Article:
Archive for the ‘Books’ Category

Bitcoin and Cryptocurrency Technologies

Tuesday, December 12th, 2017 | Books

Bitcoin and Cryptocurrency Technologies: Everything You Need to Know to Get Started with Bitcoin is a book by Christopher Nygaard.

I read the audiobook edition. It’s okay: you get a grounding in Bitcoin in under two and a half hours. There is some details on how to use it and very little technical details. Most of the book looks at the history, how it has evolved and where it is going.

The narration is odd. It’s by Skyler Morgan and he sounds like a robot. He has a website and offers royalty-split book details. I’m not sure whether he actually is a computer-generated voice, or whether he just has a voice that sounds a lot like a robot.

What Every Parent Needs to Know

Saturday, December 9th, 2017 | Books

What Every Parent Needs to Know: The incredible effects of love, nurture and play on your child’s development is a book by Margot Sunderland.

I like it. It’s backed up by science. Most books never reference. Some books make provocative claims about what you should do as a parent in order to provoke a reaction. And still don’t back their claims up.

This book sets a good balance. There is some stuff you “don’t want to hear” in here. But pretty much everything is referenced. With real references. So, at worse, you can say Sutherland is misinterpreting or twisting the research. But she doesn’t seem to be just making it up or being unjustifiably offensive like others (*ahem* Penelope Leach *ahem*).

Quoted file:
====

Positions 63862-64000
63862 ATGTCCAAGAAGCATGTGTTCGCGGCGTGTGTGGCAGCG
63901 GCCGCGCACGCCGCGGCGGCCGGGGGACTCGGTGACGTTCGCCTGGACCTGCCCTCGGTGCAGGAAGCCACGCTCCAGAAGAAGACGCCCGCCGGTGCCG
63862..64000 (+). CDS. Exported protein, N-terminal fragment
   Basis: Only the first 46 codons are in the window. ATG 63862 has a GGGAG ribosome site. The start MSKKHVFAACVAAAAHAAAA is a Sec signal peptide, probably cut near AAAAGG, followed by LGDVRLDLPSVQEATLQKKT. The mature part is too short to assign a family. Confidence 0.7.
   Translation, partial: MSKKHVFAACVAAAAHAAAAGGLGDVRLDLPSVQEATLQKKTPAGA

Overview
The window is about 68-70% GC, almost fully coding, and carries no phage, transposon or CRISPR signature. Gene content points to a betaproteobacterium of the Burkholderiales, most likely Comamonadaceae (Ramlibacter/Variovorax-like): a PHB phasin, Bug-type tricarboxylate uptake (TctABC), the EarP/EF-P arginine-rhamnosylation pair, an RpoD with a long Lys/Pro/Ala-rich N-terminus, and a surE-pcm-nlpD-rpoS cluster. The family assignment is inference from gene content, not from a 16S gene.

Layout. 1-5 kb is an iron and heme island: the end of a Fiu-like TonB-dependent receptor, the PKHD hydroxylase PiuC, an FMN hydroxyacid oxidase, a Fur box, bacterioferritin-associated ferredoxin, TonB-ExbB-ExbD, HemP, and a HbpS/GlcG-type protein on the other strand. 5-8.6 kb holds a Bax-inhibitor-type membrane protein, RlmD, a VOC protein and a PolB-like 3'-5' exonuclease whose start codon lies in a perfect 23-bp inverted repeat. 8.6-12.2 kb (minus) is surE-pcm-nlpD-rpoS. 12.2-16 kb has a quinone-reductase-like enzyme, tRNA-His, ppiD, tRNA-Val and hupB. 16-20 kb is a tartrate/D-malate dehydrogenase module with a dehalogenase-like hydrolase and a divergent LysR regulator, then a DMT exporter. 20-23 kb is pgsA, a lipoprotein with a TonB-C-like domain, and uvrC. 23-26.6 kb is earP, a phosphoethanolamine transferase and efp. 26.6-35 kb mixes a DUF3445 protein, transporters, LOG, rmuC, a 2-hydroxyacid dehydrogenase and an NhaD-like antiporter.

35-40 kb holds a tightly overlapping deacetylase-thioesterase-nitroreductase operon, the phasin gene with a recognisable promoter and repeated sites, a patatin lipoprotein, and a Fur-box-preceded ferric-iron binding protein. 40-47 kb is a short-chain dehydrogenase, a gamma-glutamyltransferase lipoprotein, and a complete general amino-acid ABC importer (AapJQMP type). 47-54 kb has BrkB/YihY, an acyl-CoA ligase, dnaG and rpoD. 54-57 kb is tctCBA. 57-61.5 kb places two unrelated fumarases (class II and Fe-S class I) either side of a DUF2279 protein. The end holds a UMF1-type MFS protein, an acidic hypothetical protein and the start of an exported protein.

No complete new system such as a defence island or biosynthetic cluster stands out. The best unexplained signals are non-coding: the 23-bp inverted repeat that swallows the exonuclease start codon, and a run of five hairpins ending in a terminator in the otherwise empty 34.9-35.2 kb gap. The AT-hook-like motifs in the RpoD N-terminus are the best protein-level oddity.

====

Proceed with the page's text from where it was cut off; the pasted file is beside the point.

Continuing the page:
Most of it is straightforward: give your child lots of love and understanding. Be empathetic. Give them time, attention and cuddles. Don’t leave them to cry because you think it will do them some good and toughen them up. Nothing groundbreaking there.

She won be over by laying into baby DVDs. They’re nonsense. Don’t let your young children watch TV, regardless of what it is or how it markets itself as being good for them.

While it’s all good stuff, it remains to be seen how actionable it is, though. I would love to have initiate patience and give my daughter an endless stream of love. But, on the occasions when I do ignore her whining or become moody, it’s because I’m at the end of the very short string of calmness god gave me.

There are some very actionable things, though. Like long goodbyes, for example. A quick getaway is easier, but a long goodbye is better for your child because you don’t stress them out. I can afford to spend a few minutes getting Venla playing at daycare before dashing out of the door.

All in all, a good read for anyone on their way to becoming a parent, or anyone who as recently become one.

Mastering Bitcoin

Friday, December 8th, 2017 | Books

Mastering Bitcoin: Unlocking Digital Cryptocurrencies is a book by Andreas M. Antonopoulos.

It’s published by O’Reilly and the cover features leafcutter ants. They farm. I learnt that from the book. I also learnt some stuff about bitcoin.

It’s a book for programmers and techies. It says the first few chapters are suitable for everyone, and they are, but why you would buy an entire book for two quick chapters I am not sure. Everything is technical and there are code samples everywhere. If that’s your bag, this book might be perfect for you.

I took me an afternoon to read it. It’s not particularly short, but I glossed over a lot of the technical details and code samples. Partly because I am not looking for that level of detail yet, though also because it’s very difficult to understand, even for a programmer.

It is written in an engaging way with plenty of examples to illustrate how everything works. However, it is a technical book and you won’t find any information on how to use Bitcoin in the real world. But, if you want an understanding of bitcoin and the blockchain, this a good place to get it.